In a January 26th editorial at NewsChief.com titled, "Florida Doctor Restriction: Guns And Health", the editorial staff ridicules the Florida legislature for enacting what they refer to as "ill-conceived laws involving guns" and cites the so-called "Docs vs. Glocks" law as a prime example. This law, Florida Statute 790.338, was thrown out by a federal judge in July, but is being appealed by the State. As is true with so many anti-gun editorials and articles, the uninformed NewsChief.com editorial board has swallowed the disinformation campaign orchestrated by the American Association of Pediatrics (AAP) and the American Medical Association (AMA).
Quoting the editorial-
"The American Medical Association encourages its members to ask parents about guns and educate them about safe storage. The American Academy of Pediatrics has a similar recommendation. One in five deaths among people under 20 years old was caused by a firearm-related injury, states the academy's research."
Now why would an association representing pediatricians include 18 and 19 year old adults in their data? The answer becomes clear when we look at the CDC WISQARS database. In 2010, the last year for which the CDC has available data, we find that there were a total of 1,337 firearms deaths of children ages 0 - 17, including suicides, homicides, and unintentional acts. However, by simply including adults aged 18 and 19, the total firearms deaths more than double to 2,711, thus providing the AAP with their emotionally-charged argument of 1 in 5 "children" dying as a result of firearms.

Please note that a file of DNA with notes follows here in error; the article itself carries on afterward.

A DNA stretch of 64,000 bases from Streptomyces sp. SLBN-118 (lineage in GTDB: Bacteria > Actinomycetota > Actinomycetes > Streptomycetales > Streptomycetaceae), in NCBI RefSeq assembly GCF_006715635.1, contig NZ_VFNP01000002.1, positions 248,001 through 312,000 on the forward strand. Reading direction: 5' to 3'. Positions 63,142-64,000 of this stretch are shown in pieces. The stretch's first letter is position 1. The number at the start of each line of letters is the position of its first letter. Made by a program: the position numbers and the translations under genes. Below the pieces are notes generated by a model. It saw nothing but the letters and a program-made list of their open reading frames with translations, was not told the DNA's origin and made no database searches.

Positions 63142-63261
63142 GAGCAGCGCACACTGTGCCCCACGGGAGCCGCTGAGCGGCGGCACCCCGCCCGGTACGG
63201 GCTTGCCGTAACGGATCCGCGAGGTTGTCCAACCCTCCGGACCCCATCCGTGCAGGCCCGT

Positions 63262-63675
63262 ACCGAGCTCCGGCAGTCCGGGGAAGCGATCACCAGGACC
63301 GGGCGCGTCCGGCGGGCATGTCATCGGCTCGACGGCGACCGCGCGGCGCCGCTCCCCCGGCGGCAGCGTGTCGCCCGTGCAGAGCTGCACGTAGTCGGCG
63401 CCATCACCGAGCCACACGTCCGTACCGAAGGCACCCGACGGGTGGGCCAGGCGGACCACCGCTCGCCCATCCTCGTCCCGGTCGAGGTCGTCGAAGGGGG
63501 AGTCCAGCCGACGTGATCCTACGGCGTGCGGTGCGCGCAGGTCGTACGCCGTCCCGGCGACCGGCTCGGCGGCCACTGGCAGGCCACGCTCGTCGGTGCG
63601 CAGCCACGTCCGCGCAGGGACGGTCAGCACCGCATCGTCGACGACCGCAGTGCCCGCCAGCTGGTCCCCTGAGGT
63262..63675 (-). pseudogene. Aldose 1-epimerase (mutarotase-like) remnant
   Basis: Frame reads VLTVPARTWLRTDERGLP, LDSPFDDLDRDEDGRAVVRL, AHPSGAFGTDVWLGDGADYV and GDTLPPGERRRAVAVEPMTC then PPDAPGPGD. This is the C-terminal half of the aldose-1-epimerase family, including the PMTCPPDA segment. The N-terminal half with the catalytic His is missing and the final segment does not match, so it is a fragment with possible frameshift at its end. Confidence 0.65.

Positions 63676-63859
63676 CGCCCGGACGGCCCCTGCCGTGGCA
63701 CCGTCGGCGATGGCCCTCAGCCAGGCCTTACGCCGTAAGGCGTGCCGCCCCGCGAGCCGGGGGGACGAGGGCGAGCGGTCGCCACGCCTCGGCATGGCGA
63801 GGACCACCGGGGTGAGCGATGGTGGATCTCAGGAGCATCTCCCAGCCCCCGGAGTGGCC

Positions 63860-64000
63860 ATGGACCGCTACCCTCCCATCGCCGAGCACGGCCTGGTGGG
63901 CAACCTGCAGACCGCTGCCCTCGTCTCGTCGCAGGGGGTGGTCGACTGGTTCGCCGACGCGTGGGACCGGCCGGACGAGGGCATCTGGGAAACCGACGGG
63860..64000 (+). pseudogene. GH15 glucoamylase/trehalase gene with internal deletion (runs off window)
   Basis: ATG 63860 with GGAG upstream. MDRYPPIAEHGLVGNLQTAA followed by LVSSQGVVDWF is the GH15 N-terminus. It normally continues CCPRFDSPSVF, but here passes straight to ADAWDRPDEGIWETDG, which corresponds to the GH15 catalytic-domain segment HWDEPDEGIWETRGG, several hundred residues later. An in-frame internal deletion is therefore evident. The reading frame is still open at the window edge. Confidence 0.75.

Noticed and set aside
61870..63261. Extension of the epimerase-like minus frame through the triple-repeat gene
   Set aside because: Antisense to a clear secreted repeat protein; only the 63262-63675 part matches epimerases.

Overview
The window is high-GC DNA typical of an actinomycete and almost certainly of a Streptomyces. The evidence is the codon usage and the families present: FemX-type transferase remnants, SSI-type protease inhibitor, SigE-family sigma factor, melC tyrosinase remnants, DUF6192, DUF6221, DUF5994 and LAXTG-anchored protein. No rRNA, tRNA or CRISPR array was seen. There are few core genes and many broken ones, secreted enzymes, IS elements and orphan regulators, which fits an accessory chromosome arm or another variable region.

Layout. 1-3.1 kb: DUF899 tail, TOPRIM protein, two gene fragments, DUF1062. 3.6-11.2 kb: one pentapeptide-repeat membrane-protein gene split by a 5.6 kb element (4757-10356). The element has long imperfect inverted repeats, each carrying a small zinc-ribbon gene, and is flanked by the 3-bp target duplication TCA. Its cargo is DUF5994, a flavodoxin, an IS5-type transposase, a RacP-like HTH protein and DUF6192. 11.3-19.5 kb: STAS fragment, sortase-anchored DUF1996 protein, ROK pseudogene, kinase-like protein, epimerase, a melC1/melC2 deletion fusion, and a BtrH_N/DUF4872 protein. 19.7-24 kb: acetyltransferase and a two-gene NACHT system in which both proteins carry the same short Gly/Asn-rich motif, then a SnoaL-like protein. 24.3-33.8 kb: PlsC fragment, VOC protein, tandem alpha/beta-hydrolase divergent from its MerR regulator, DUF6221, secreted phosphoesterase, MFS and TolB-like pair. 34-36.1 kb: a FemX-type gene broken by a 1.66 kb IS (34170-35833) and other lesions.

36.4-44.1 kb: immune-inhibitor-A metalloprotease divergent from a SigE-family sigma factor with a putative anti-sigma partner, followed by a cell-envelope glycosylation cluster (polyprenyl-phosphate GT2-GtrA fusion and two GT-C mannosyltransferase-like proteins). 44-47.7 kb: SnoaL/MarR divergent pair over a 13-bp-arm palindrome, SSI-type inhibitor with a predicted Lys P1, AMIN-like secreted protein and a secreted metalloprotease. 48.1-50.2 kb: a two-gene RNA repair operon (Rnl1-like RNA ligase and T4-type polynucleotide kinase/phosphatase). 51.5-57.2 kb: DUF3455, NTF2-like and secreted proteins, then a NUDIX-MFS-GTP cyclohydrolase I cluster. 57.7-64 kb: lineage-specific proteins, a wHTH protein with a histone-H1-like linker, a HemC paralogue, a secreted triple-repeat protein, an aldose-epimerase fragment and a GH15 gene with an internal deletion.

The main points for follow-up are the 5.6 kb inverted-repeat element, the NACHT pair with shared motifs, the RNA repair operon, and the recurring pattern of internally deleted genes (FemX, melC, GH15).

Given that apparent subterfuge, let's now examine the AMA's motives of educating parents about safe storage of firearms.
Safe storage counseling by doctors is unlikely to prevent intentional deaths, such as suicide and homicide. A person intent on killing either themselves or another simply chooses another method of accomplishing that goal, leaving unintentional deaths as the only likely category which might show a possible reduction from such counseling. Again, referring to the 2010 CDC WISQARS data, we find a nationwide total of 98 unintentional firearms deaths of children ages 17 or under, less than 2 per state per year. Of course, this small figure cannot possibly engender the extreme emotional response the medical community desires, nor does it adequately demonstrate the highly-touted "public health epidemic" they claim.
And what of the safe storage counseling itself? Given that no medical degree course includes firearms safety training, the "guidance" is provided not from the National Rifle Association, undeniably the largest firearms safety training organization in the world, but from the Brady Campaign, the Coalition to Stop Gun Violence, and similar groups whose sole purpose is to destroy the Second Amendment right to keep and bear arms through whatever means they can. No firearms instructor or range safety officer would not take it upon themselves to counsel someone on a medical issue, but it appears that neither the AAP nor AMA have any such ethical boundary. Even so, you will find nowhere in the Firearm Owners' Privacy Act is doctor counseling on firearms safety forbidden, only that doctors may not ASK about one's personal firearms ownership nor make a record of such ownership, unless that question is directly related to the patient's condition or reason for visit. So again, one must question the motives of the AAP/AMA. Is it to impart advice or to collect intelligence?